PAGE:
Nick Mackay . . . says he?s up for the challenge of professional golf in the United States.
Nick Mackay . . . says he?s up for the challenge of professional golf in the United States.

Tough at the top



THE number of Coffs Harbour golfers returning home from the United States to visit family and recharge the batteries continues to grow.

After a successful stint playing golf in the college system with Jacksonville State, 24-year-old Nick Mackay has been having a short break at home to refresh after making his first tentative steps into the world of professional golf.

While he might not be enjoying the limelight of the US PGA tour, Mackay is slowly building a name for himself on the Hooters tour although he is being given a very quick lesson on just how tight and competitive his career choice is.

"Basically the top guys on the mini tour and the Nationwide and the bottom of the PGA tour are all very similar," Mackay said during a recent session on the driving range.

"If you lined them all up on the range it's hard to tell who's who.

"It's the guys that play tournaments better that are the better players. The ones that get it around and shoot a 70 or 72 when they're not playing well."

The image of professional golf might be of fast times and big dollars but the myth couldn't be any further from the truth for Mackay.

Still playing Monday Qualifiers to get into a tournament, Mackay needs to pay a fee to enter the Monday round and if he plays well enough to get through to the tournament, he needs to pay another (and larger) entrance fee to play in the tournament.

A Monday Qualifier is a pressure day.

There are about 100 players vying for anywhere up to only seven available spots and proof of how tough it is can be seen when Mackay played as well as he could to shoot a 68, only to be beaten in a 13 man playoff for the last remaining spot.

So in Mackay's time on the professional circuit, who is the best player that he's been fortunate enough to play a round with?

"I got lucky when I got down to Argentina on a sponsor's invitation and played with Angel Cabrera and Eduardo Romero," he replied.

"Cabrera's pushing the top 10 in the world this year and it just happened that it was their home course, and one of the guys that I was staying with down there, that's his home course as well.

"We were walking down the ninth hole on our practice round and my friend Angel yelled out to Cabrera and said something in Spanish to him.

"He called us over and we got to play a practice round with them which was pretty awesome.

"Watching him hit it, he's unbelievable.

"He's one of the best ball strikers in the world so you get a pretty good idea of what level you've got to be at to be as good as he is."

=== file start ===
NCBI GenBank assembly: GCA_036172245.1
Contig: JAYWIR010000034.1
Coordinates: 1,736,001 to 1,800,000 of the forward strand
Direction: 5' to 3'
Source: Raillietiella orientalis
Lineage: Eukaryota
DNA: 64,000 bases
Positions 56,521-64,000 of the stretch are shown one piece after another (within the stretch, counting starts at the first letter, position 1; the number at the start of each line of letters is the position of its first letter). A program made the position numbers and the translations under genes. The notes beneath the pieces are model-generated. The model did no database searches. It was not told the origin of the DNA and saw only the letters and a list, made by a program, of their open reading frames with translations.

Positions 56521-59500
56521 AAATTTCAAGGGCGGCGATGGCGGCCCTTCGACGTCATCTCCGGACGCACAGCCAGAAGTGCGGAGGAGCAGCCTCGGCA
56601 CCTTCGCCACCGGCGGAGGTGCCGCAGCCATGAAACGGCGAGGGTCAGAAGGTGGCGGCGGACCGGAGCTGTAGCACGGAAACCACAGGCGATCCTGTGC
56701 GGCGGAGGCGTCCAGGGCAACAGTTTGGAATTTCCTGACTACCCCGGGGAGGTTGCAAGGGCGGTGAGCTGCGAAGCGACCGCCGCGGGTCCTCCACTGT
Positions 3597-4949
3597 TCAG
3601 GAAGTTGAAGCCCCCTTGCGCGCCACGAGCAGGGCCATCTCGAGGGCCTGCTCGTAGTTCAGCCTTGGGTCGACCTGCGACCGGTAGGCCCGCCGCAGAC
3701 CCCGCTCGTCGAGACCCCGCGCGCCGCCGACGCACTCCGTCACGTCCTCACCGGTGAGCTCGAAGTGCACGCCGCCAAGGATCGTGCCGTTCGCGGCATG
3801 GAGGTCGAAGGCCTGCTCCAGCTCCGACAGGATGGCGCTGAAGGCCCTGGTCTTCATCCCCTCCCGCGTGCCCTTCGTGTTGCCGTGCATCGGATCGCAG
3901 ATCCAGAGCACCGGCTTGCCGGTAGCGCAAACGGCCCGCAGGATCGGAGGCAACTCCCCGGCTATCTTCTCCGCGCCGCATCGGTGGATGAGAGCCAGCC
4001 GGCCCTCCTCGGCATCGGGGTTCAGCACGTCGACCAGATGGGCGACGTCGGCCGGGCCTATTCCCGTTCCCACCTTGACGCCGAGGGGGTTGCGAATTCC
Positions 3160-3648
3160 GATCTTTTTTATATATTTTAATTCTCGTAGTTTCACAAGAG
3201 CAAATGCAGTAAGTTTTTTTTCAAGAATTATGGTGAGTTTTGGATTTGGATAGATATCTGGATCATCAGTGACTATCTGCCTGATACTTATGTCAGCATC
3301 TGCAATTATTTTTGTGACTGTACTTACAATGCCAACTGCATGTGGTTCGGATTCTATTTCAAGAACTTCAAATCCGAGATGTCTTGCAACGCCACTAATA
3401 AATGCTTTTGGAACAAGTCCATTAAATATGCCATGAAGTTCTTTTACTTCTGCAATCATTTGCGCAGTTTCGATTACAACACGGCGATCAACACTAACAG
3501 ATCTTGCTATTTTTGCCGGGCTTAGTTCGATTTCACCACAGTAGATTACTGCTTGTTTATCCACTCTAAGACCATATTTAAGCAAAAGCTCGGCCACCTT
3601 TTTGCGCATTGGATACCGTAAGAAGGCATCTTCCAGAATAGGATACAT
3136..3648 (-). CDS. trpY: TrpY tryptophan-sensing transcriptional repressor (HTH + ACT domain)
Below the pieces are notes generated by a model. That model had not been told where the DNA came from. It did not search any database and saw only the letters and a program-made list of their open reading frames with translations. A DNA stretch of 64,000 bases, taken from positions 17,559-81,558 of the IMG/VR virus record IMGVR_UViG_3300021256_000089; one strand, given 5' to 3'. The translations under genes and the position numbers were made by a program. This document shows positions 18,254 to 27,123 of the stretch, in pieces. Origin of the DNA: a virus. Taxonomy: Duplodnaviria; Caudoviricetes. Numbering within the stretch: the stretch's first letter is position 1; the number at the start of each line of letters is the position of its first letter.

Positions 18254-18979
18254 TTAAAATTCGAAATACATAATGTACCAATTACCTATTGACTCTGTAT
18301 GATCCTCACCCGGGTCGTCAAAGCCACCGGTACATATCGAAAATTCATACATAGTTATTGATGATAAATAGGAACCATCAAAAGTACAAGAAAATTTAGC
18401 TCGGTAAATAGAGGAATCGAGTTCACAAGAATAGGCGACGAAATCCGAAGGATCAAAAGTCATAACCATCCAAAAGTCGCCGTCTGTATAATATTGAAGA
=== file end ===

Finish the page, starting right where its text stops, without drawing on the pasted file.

As surreal an experience it was for Mackay to play with such a world-class player, that round isn't the main motivation that he uses on the circuit.

"The thing that inspired me the most was that I played so many of the big amateur events and stuff last year in the States and did well in a couple of them," he explained.

"Seeing all these guys my age doing well straight away, like a few of the Australian guys and you're sitting at home watching them on the TV and you start itching and going 'Man, I played with this guy six months ago or whatever and there making X amount of dollars already'.

"It's hard when they're already out there and I just haven't quite had the time and resources to do that because of finishing school and things like that."

The pro circuit has got tougher on the course but it's also changed off the course as well.

A lesson that Mackay learnt the hard way is that the tour is no longer the fun that the Jack Newton's used to have but it's more the focused and dour Tiger Woods approach that is the norm.

"It's changed the last few years," he explained.

"I kind of feel like I sabotaged myself a little bit in a couple of tournaments last year just because you know there's so many boys around and you're like 'Well we're off late tomorrow afternoon, let's go out'.

"So you go out and get on it during the week occasionally where a lot of guys won't do that anymore.

"It's just become so competitive that sometimes you can't.

"Most of the guys will let their hair down after the tournament, anything's game after the tournament's done.

"But during a tournament it's got to the stage where a lot of the guys might go out for a beer now and then but there won't be any big nights or anything like that prior to rounds and sort of waking up and going straight to the tee or anything.

"It's too hard to play well and you've got to beat too many people to do that these days."

While the battle is a difficult one for the Coffs Harbour member trying to make it big in the States, Mackay believes he's up for it although there's some tiny steps that he needs to achieve in the near future to help make his dreams become a reality.

"I'd love to have some sponsorship cemented which I've been trying to do over here and in the States," Mackay said.

"That's a huge part because if you can get that down then I can say right I'm going to play full-time on whatever tour next year and you can have a plan.

"I'd love to have that cemented and love to either have a shot at Q-school later in the year if I can get some money up for that or vice versa play in the Nationwide qualifiers or Hooters tour next year and just try and do that for the whole year and see how I do."



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